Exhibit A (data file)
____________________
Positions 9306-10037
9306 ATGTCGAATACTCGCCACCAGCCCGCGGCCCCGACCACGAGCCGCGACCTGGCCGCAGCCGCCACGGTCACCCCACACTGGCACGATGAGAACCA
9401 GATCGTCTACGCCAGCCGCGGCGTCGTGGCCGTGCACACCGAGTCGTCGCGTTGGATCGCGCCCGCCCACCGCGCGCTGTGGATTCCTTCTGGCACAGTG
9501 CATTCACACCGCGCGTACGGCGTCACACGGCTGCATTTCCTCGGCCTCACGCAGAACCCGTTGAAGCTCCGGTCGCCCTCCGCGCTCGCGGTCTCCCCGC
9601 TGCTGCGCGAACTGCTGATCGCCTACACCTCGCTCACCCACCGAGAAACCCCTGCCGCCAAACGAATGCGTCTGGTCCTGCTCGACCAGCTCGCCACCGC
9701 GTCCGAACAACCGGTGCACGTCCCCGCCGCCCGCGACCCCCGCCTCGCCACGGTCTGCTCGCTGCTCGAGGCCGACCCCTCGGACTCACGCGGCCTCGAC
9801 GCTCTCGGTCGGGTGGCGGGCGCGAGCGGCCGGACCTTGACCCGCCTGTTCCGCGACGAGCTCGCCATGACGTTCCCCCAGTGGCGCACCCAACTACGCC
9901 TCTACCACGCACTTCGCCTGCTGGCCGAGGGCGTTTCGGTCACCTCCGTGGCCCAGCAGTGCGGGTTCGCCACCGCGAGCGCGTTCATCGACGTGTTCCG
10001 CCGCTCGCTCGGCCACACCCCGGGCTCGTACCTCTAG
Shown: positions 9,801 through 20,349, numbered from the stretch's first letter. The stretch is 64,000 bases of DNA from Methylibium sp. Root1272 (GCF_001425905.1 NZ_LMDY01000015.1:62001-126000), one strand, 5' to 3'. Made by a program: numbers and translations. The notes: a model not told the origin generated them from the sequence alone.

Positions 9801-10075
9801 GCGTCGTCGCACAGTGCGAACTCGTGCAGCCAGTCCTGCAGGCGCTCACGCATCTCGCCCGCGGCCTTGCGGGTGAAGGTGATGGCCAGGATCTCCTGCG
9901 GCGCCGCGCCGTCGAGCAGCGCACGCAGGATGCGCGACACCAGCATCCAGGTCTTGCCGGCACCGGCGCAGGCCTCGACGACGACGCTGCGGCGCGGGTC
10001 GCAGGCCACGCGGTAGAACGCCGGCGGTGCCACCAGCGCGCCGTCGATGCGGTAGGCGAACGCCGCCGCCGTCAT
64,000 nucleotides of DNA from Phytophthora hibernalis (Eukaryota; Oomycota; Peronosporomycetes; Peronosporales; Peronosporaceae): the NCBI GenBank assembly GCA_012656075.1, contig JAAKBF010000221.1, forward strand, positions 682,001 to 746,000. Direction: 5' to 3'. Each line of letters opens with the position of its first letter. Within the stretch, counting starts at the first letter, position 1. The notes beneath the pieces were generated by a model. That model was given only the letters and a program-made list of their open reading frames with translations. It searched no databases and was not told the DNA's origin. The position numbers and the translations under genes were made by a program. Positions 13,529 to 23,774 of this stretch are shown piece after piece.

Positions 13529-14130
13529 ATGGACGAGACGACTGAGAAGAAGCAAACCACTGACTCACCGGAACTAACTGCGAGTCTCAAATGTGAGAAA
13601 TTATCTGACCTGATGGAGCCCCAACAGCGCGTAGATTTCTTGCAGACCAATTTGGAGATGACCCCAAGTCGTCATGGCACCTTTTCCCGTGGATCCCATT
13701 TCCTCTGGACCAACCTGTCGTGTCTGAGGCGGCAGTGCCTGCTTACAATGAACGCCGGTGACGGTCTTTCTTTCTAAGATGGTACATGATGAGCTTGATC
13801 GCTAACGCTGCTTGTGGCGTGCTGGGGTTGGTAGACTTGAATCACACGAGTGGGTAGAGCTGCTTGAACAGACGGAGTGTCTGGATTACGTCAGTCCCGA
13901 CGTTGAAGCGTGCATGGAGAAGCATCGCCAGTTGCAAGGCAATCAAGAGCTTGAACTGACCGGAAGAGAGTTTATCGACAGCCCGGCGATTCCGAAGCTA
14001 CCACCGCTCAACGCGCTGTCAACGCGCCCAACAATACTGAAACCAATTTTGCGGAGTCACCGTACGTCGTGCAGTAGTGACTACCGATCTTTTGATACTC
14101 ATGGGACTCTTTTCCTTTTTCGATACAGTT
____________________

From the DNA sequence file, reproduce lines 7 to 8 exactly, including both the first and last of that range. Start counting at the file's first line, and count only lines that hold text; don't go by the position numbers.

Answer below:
9801 GCTCTCGGTCGGGTGGCGGGCGCGAGCGGCCGGACCTTGACCCGCCTGTTCCGCGACGAGCTCGCCATGACGTTCCCCCAGTGGCGCACCCAACTACGCC
9901 TCTACCACGCACTTCGCCTGCTGGCCGAGGGCGTTTCGGTCACCTCCGTGGCCCAGCAGTGCGGGTTCGCCACCGCGAGCGCGTTCATCGACGTGTTCCG